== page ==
Erosion and Weathering Lesson Plans

The rock cycle is never-ending and is constantly changing the landscape through a series of different processes. Scientists use knowledge about the formation, weathering, and erosion of rocks to study the planet's history. Additionally, fossils that are found in rocks have allowed us to learn more about how life evolved on Earth. Students will enjoy creating visual aids to help them understand the rock cycle and types of weathering!

Student Activities for Rocks and Weathering

The Rock Cycle

The rock cycle is a series of processes by which rocks are recycled over millions of years. Rocks are normally separated into three main types: sedimentary, igneous, and metamorphic. Weathering and erosion are processes that break rocks into smaller pieces. These rock particles are transported by rivers and seas and deposited in new locations. Sedimentation occurs when layers of sediment build up. Over time, compaction and cementation squishes the layers and sticks them together, which creates sedimentary rock. As these layers move underground, heat and pressure changes the rock, creating metamorphic rock. If this rock gets heated further and melts, it becomes magma, above ground, it becomes igneous rock. The rocks that are made are then weathered and eroded to start the process again.

Check out the teacher guide on the Structure of the Earth for other activities!

SedimentarySedimentary rocks are formed over millions of years, when smaller pieces of other rocks are transported elsewhere by rivers. Over time, this rock builds up in layers, a process known as sedimentation. As more and more layers build up, the lower layers are compressed together, which is known as compaction. Water gets squeezed out from between the particles. The particles form a sort of cement that glues the particles together. This is known as cementation. Fossils are mostly found in sedimentary rock.
  • limestone
  • sandstone
  • chalk
  • shale
IgneousIgneous rocks are formed due to the heat inside of the Earth. This heat can be hot enough to melt rocks. These molten rocks, known as magma, cool down and solidify, creating igneous rocks. The size of the crystals that appear in the rocks depend on the time it took the rocks to cool. If the rocks cool quickly, small crystals will form. If the rock cools slowly, large crystals will form. Igneous rocks can be further separated into intrusive and extrusive rocks. Intrusive rocks form underground, and extrusive rocks form above ground after volcanic eruptions.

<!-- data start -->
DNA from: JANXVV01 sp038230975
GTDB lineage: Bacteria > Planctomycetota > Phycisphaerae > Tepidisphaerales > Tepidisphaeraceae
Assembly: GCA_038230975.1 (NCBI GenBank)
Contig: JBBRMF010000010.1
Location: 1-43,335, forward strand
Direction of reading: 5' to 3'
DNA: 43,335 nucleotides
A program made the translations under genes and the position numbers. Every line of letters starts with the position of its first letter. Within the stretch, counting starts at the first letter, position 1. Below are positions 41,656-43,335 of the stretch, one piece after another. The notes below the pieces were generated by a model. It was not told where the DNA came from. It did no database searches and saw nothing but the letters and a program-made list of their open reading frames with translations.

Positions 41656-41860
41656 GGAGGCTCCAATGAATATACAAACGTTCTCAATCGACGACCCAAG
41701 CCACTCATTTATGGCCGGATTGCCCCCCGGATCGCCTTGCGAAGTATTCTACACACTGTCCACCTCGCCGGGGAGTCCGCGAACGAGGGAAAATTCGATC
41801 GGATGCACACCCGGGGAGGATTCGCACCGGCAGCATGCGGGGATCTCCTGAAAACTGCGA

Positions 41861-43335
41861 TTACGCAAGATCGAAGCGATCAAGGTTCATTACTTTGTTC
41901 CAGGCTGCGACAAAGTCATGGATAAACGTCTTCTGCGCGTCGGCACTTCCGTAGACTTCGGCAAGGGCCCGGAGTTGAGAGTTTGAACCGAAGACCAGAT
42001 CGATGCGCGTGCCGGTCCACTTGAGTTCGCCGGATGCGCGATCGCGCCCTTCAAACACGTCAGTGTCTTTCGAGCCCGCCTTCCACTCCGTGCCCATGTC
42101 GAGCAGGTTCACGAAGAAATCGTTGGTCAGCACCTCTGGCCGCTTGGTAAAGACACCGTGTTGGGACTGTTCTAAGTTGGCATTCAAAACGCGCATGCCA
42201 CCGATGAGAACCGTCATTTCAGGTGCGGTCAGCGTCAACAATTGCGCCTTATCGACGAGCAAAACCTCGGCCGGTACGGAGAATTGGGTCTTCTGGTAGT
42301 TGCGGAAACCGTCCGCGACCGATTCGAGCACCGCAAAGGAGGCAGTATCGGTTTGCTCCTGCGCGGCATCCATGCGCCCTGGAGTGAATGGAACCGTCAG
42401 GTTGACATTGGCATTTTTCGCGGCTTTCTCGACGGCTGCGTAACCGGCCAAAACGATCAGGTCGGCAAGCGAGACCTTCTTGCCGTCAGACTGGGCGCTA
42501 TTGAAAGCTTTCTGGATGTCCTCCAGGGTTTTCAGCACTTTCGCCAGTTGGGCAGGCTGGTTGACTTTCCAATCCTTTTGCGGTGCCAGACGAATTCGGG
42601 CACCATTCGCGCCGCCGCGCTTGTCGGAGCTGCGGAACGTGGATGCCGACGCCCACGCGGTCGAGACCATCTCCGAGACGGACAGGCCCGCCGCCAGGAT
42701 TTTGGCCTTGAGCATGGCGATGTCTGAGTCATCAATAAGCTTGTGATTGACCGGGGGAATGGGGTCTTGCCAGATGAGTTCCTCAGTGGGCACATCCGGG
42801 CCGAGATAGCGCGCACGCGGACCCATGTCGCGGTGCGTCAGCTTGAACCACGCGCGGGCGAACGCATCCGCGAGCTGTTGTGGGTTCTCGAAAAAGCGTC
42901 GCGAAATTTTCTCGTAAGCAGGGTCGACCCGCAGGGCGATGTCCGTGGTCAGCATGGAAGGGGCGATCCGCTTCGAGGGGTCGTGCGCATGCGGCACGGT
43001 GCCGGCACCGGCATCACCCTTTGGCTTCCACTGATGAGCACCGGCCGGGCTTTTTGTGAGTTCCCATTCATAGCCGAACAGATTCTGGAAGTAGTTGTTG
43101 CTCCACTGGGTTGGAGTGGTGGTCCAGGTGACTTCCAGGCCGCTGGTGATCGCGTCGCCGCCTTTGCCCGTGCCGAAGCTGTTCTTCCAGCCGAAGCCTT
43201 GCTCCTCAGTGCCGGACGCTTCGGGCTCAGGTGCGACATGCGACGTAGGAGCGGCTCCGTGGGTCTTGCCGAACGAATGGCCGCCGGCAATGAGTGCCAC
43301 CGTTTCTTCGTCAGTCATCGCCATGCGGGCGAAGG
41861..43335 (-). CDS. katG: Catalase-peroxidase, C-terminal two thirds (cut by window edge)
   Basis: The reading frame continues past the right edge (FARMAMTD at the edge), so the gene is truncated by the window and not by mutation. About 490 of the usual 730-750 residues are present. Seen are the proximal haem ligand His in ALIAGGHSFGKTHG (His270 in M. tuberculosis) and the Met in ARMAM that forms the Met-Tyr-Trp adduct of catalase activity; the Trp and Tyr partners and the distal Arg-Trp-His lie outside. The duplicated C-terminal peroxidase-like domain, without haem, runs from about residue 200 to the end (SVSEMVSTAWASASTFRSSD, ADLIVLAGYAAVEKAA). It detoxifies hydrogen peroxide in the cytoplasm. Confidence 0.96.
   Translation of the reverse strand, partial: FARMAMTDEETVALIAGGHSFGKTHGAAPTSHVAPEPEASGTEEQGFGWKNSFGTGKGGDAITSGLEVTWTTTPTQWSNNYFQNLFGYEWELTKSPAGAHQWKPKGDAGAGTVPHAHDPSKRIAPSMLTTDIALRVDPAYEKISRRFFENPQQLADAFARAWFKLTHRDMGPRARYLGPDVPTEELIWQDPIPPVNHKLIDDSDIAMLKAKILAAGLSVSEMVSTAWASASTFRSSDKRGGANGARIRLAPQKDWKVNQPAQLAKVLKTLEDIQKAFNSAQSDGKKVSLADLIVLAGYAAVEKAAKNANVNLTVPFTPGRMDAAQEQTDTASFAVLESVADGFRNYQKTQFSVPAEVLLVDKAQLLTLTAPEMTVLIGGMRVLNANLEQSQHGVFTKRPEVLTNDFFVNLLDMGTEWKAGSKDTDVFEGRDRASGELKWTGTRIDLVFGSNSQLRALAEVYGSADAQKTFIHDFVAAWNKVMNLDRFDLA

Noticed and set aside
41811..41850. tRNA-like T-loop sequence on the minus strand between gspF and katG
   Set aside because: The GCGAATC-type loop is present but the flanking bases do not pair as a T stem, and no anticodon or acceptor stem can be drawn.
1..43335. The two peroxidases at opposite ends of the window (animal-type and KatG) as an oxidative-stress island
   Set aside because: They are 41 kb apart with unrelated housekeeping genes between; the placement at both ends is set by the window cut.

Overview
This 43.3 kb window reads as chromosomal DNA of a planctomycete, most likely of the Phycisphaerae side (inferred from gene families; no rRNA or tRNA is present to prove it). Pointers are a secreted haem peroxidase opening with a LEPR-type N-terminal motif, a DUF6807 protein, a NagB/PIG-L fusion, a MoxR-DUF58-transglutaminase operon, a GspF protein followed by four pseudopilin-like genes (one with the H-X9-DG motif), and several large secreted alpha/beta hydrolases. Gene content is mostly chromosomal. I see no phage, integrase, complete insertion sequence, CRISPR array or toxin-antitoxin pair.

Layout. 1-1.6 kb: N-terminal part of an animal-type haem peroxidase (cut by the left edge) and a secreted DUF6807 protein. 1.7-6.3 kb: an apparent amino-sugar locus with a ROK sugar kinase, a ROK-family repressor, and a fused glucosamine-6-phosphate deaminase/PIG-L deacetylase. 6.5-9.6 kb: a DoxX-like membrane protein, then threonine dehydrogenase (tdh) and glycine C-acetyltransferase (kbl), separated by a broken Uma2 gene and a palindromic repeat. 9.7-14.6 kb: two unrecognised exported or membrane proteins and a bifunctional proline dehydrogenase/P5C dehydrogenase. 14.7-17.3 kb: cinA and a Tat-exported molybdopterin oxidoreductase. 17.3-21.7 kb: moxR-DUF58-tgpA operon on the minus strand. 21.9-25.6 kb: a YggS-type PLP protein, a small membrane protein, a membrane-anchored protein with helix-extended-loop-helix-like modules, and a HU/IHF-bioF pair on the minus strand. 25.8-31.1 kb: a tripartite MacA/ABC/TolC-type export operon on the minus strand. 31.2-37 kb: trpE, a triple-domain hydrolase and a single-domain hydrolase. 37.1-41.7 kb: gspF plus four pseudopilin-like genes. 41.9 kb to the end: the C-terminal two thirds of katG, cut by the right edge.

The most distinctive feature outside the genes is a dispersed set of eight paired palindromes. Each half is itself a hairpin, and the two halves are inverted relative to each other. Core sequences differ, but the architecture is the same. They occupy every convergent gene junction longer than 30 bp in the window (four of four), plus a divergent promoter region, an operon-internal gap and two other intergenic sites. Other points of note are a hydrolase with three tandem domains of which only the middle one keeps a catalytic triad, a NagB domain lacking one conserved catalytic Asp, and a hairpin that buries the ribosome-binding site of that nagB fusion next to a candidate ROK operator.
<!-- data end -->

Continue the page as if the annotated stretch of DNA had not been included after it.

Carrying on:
• obsidian
  • basalt
  • granite
  • gabbro
MetamorphicMetamorphic rocks are changed due to pressure and heat over long periods of time. This heat and pressure that exists deep inside the Earth changes the chemical composition. It is important to note that these rocks don’t melt; rocks that melt form igneous rocks.
  • slate
  • marble
  • phyllite
  • quartzite

Weathering is the breaking down of larger rocks into smaller pieces. There are different ways in which this can happen. These methods can be put into three categories: biological, chemical, and physical. Biological weathering occurs due to plants, animals, and other living things. Trees often have huge root systems and over time, these roots can break and split up rocks. When chemicals weather rocks, this is known as chemical weathering. Acid rain is formed when pollutants in the air are dissolved in water, causing the pH of the water to reduce. Acid rain can react with some rocks, such as limestone. Physical weathering is caused by physical changes, like temperature changes, freeze-thaw, waves, rain, and wind.

Erosion is the process by which rocks and rock particles are moved. There are four agents of erosion: water, ice, wind, and gravity. Water can move rock fragments through rivers, streams, and oceans. Ice can move these particles using glaciers. Glaciers are huge masses of ice that very slowly move over the land. Glaciers are sometimes called “ice rivers.” Wind can carry sand and dust over large distances. Sand from the Sahara Desert can be carried across the Atlantic Ocean, sometimes as far away as Florida. Gravity causes rock particles to fall away from where they are weathered. An example of this can be rock piles found at the bottom of a cliff. When these rock particles stop moving or are dropped, it is called deposition.

Image Attributions
  • _DUS3137_DxO • Dusanar • License Attribution (
  • Action Shot of an Old Ping-Pong Player • Augapfel • License Attribution (
  • Andesita / Andesite • Miguel Vera • License Attribution (
  • Chert ("flint") 2 • James St. John • License Attribution (
  • columnar basalt • Paul and Jill • License Attribution (
  • Drill Lines • Me in ME • License Attribution (
  • Glacier • Pat W. Sanders • License Attribution (
  • Granite • Charles de Mille-Isles • License Attribution (
  • Ice • tara marie • License Attribution (
  • Jefferson Memorial • dbking • License Attribution (
  • Lava flow • kevin1024 • License Attribution (
  • Marble • AC_RT • License Attribution (
  • River • Éamonn • License Attribution (
  • Slates • far closer • License Attribution (
  • Sphalerite-pyrite (zinc ore) (Faro Deposit, Lower Cambrian; metamorphosed in the Late Cretaceous; Faro Pit, Anvil Mining District, Anvil Range, southern Yukon Province, northwestern Canada) 2 • James St. John • License Attribution (
  • Temperature in C° + R • acidpix • License Attribution (
  • Waves • Linus Henning • License Attribution (
  • weathered • Simon_sees • License Attribution (
  • wind • Number Six (bill lapp) • License Attribution (
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